Reviewed: September 21, 2011
Genre: Romantic Suspense
Series: Bulletproof Trilogy, Book 1
Rating: 4 Stars
Length: 448 Pages
Formats: Print, eBook
Disclosure: An ARC of this book was provided to me by Harlequin imprint Mira Books via NetGalley. This rating, review, and all included thoughts and comments are my own.
Virgil Skinner served a fourteen year prison sentence for a murder he didn't commit. He was eighteen when he went in - little more than a child. He quickly learned to do what he needed to do to survive.
Full exoneration is all well and good, if fourteen years overdue, and walking away from the pen is all Virgil ever wanted, but he knows - knows - what will happen to him on the outside, what will happen to his sister and her two children if he doesn't do something, because he has no intention of sticking with the gang he hooked up with inside. They were a means to an end and that part of his life is over. That being said, he has no intention of turning on them. He'd given his oaths and he'd stand by them. Virgil knew that wouldn't stop the gang from hunting down him and anyone he cares about as soon as it became clear he was out of more than just prison.
That's why he agreed to the deal with the California Department of Corrections and Rehabilitation, why no sooner had he been set free from one hellhole that he agreed to go willingly into another, to the notorious Pelican Bay. A maximum security prison from hell in northern California, Virgil agrees to go in undercover, jumping in with the gang there and acting as a snitch for the CDCR. He's doing so - and would do far more - for no other reason than to protect his sister and her kids. He would take any risk, do whatever he had to do, if he could just keep his sister, his niece, and his nephew safe.
He hadn't expected Peyton Adams, Chief Deputy Warden of Pelican Bay and vocal opponent of this undercover operation. What surprised him is that the passionate, idealistic woman thought the op too dangerous for him. She was concerned she wouldn't be able to protect him when he went in. She's right, but he doesn't care about that. And Peyton's worry for his safety, or the way she looks at him like a man instead of an ex-con...well, he couldn't let himself care about any of that. No matter how good it feels. Because if he lets himself care, he'll do something far more dangerous than anything he's ever done before...he'll start dreaming a woman like Peyton could ever want to be with a man like him.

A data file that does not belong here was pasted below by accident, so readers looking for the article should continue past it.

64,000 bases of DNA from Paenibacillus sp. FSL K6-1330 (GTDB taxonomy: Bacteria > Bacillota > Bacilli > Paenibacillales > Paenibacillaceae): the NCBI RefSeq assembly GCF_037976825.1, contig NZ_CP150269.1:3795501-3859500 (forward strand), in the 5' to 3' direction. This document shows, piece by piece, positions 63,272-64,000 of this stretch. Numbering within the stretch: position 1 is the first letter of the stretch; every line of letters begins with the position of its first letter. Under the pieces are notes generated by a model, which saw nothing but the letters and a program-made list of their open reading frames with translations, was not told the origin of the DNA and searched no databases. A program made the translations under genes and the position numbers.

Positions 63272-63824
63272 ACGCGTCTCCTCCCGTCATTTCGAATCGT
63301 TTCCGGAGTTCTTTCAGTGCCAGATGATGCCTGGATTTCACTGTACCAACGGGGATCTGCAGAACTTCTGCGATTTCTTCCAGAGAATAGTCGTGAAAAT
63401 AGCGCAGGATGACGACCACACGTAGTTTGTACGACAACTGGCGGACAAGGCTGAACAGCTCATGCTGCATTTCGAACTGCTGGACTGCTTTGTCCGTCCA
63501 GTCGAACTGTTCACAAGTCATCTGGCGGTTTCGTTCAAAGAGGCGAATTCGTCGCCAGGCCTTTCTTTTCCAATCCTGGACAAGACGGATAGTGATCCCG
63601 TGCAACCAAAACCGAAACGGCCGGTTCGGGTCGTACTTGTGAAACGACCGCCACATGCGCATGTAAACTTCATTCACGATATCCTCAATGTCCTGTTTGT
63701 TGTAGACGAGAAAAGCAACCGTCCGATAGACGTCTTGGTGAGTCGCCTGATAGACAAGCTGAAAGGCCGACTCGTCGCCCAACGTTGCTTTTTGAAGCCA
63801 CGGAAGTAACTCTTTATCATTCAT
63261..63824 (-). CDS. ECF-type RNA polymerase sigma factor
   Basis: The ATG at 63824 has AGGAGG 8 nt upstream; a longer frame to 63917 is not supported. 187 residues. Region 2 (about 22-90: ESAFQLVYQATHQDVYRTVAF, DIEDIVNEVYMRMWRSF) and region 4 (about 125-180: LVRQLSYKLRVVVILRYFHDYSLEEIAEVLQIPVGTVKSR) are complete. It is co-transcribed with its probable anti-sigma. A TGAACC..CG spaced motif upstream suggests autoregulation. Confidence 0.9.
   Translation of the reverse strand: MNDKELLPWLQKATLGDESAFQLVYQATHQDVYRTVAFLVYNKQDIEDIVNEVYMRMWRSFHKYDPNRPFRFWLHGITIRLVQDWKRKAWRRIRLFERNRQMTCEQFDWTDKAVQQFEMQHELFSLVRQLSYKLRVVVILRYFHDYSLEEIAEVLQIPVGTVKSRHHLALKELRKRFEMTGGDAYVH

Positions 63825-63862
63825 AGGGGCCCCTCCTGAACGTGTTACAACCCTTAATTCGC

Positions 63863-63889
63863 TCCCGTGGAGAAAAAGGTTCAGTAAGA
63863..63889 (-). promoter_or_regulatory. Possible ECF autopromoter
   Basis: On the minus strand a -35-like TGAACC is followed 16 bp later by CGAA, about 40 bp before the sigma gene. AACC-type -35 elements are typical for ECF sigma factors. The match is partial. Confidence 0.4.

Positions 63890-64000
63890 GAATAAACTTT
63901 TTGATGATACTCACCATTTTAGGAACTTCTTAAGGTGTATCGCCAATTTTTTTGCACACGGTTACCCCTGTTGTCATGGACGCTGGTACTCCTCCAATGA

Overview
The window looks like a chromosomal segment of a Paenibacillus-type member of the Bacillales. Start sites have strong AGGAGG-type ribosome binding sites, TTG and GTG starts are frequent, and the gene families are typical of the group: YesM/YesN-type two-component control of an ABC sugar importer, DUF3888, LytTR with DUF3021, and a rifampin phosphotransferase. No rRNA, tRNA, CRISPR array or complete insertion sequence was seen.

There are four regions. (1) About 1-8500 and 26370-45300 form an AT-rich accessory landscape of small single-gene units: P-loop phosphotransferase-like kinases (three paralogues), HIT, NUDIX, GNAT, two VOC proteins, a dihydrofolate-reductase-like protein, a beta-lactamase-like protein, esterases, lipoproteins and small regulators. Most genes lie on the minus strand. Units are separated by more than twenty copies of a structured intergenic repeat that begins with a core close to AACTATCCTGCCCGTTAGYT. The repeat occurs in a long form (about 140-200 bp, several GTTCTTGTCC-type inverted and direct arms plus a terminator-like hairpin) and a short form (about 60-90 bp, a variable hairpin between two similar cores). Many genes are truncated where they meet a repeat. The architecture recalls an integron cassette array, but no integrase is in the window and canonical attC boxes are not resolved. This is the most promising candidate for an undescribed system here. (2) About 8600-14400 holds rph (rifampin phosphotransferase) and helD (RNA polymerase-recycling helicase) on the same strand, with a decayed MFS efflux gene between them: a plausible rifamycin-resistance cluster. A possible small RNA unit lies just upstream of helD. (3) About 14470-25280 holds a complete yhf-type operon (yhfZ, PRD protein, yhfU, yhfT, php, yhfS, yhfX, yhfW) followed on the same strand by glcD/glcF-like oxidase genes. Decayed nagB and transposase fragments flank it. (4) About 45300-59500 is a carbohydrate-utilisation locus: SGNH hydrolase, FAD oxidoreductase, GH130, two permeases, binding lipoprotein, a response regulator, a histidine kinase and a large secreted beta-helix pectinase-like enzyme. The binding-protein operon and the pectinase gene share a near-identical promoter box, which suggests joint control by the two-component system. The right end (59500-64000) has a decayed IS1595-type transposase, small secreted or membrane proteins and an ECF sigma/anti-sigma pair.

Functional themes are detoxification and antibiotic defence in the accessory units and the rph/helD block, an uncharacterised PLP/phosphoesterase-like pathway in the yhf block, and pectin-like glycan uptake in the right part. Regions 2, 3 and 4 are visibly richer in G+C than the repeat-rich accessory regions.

For my first foray into books by Brenda Novak, I think I found a great starting place. I enjoyed her writing style and appreciated the research that she put into capturing the lingo and life in a prison. It added an air of authenticity to many of the characters and to aspects of the plot. The story had depth and the various threads and external conflicts were woven together nicely, creating a cohesive, captivating narrative that started strong with two appealing main characters.
I have to admit, though, Virgil was the brightest spot of it all for me. I loved him. Novak created an utterly sympathetic character, the proverbial tragic hero, and imbued him with a sense of tarnished nobility. He's a realist to the point of pessimism, yet he shows glimpses of naked yearning and hope for a future he tries desperately not to need. It's heartbreaking at times, and watching him do what he had to do despite it all garnered respect.
Peyton was a solid female lead. I'm hard on them, I know; finicky with my preferences. In Peyton, though, Novak created an intelligent, competent woman who had her life well in hand. I enjoyed her. She didn't have the same spark or story presence that Virgil had, but she complimented him nicely.
Novak showed off quite an aplomb for creating characters that a reader can easily love or hate, depending on their roles. Her secondary characters were realistic and three dimensional. I'm afraid I have to admit, Virgil wasn't the sole focus of my reader-crush. I started two-timing him as soon as Pretty Boy was introduced into the story. Tacky and shallow, I know, but still, I would have loved seeing even more of him and I hope he's a character that will pop up in later books.
For all that the book was deftly and expertly executed and the characters entertaining, I wasn't crazy about the end of the book. After the careful, well-paced, diversely-plotted build up of the external conflict and the organic development of the romance, I didn't feel the resolution of the book did either justice. The epilogue, while tying up enough loose ends to at least appease me in reference to the external plot, wasn't enough to make up for the lack of relationship development between Peyton and Virgil between the final scene of the book and the epilogue. I felt a little gypped on the romance in that regard. I was also a little disappointed by the lack of apparent gain for Virgil's stint undercover. With everything that was risked and sacrificed in the big picture, I would have liked to have seen more benefit defray all that cost.
Even with those minor issues, Inside was a very solid, entertaining series debut. It certainly had it's fair share of action, plenty of suspense, a romance that was both heartwarming and seductive, and characters to root for (or despise when necessary). Not a bad introduction to an author with whom I wasn't previously familiar. Not bad at all.
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